N.C. A&T, Others, Win Bid to Develop Aerospace Institute
National research facility to become a strategic partner with NASA
By Ronald Roach
North Carolina A&T State University is among a consortium of six universities and the American Institute of Aeronautics and Astronautics that will develop and manage the proposed National Institute of Aerospace (NIA) for the National Aeronautics and Space Administration (NASA). NASA has pledged up to $25 million in annual financing for the NIA during its first five years, including $1.5 million in 2002 to get the center in operation in 2003.
“We are very excited about receiving this highly competitive award. It will help us enhance our research programs while serving a national need,” says North Carolina A&T chancellor Dr. James C. Renick.
The NIA, conceived as a government-academic partnership, will become a strategic partner with NASA in aerospace and atmospheric research. The institute also will serve as a national model in graduate education, distance learning and continuing education to serve the U.S. aerospace research community and manufacturing industries. As the institute grows, it will sustain itself with research grants and major industry contracts, according to officials.
This past spring and summer, the competition among university consortiums to obtain the award attracted significant media attention because the two leading competitors were consortiums led by Virginia-based institutions, with historically Black Hampton University as a lead school in one of the consortiums. Norfolk State University, another historically Black institution, was part of the consortium led by Hampton and Old Dominion University, which is based in Norfolk, Va. (see Black Issues, July 4).
The winning consortium, however, is led by the University of Virginia and Virginia Tech in Blacksburg. Other consortium schools are the Georgia Institute of Technology, North Carolina State University, University of Maryland College Park and North Carolina A&T.
“This award will be a significant new research and educational asset for A&T. It will allow us a level of collaboration with other institutions that we have not had in the past. Now we will be able to conduct research together and set the research future for NASA. Additionally, we can enlarge our Ph.D. production and advance in the aerospace arena,” says Dr. Joseph Monroe, dean of the A&T College of Engineering.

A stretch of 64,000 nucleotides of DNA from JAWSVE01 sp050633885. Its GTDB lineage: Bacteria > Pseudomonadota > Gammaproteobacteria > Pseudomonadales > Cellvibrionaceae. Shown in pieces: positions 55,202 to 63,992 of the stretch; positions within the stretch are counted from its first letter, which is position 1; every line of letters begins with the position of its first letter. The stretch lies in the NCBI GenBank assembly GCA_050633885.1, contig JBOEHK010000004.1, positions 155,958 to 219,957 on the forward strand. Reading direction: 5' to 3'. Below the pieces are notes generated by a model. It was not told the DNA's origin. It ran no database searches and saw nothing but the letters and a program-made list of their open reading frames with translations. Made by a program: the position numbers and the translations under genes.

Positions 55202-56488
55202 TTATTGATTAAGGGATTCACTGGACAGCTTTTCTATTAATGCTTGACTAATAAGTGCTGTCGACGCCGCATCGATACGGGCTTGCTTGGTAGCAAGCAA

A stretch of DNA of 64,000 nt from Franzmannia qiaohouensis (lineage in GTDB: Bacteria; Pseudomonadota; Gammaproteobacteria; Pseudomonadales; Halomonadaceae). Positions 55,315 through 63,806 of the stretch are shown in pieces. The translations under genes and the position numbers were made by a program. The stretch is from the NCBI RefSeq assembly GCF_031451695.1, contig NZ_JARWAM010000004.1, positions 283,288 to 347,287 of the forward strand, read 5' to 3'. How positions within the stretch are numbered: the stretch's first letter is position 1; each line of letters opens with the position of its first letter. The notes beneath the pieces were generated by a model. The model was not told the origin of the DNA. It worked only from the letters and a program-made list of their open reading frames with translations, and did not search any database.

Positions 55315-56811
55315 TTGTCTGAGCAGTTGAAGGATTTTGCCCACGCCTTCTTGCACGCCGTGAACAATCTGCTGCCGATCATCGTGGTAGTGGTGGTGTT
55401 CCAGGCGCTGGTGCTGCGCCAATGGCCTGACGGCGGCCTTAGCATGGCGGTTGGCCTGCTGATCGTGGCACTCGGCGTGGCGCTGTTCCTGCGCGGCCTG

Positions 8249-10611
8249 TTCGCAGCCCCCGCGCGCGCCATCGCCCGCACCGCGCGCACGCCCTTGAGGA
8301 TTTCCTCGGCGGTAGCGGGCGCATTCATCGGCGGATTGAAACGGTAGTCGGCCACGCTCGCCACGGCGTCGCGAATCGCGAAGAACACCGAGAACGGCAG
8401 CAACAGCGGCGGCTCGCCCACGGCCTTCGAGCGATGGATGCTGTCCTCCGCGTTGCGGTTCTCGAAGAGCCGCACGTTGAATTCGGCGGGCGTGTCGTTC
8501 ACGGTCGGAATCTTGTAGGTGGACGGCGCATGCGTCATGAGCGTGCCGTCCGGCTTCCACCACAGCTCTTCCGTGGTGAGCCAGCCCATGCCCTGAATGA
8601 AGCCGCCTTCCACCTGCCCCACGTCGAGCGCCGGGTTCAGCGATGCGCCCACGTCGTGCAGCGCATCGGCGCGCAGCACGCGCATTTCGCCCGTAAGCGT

In 2001, NASA officials launched a national search for university and nonprofit partners to run the high-profile venture, which is expected to be constructed near the NASA Langley Research Center campus in Hampton, Va.
During the NASA competition, Hampton and Old Dominion had been considered strong lead partners because both have a well-established relationship with NASA Langley. In 2001, Hampton secured research contracts from Langley valued at $4.56 million, the highest of any Virginia school and the third highest of any research entity in the nation. Hampton is the only Virginia institution that offers a degree program in atmospheric sciences, a critical research area in NIA’s mission. In addition, Old Dominion garnered the second-highest amount of Langley contracts among Virginia schools at $2.37 million, and it runs a wind tunnel facility for Langley research.
The NIA could employ as many as 250 scientists, professional researchers, graduate students and faculty within the first five years of operation, according to officials.
North Carolina A&T officials say approximately 30 faculty members at their schools in engineering, science and technology are expected to participate in each of the institute’s research, outreach and educational development activities. “A&T will be involved in all components of this exciting venture including fundamental aerospace research, graduate education, outreach and technology transfer,” says Dr. William Craft, an A&T mechanical engineering professor who served on the consortium’s proposal team.
NASA officials expect that a mix of U.S. Defense Department, state and local governments, and other customers will make its newly established National Institute for Aerospace largely self-sufficient within five years, according to NIA management office director Charlie Harris. The institute is expected to be fully operational in January 2003, with a starting staff of roughly 50.
Officials say schools outside of the winning consortium would be invited to conduct research through the NIA. In a news media report, a Virginia Tech official pointed out Hampton’s expertise in atmospheric sciences as a great addition to the institute’s work.
Hampton officials expressed disappointment with the NASA selection because they believed it would have significantly boosted the research capacities of the local universities closest to the proposed aerospace institute.
“It would have brought so much more to the region. We’ll still be on the map. We just won’t have control of it as much. Now we’re just a follower, not a leader,” Bill Thomas, director of the Hampton office of governmental relations told the Daily Press in Hampton, Va.
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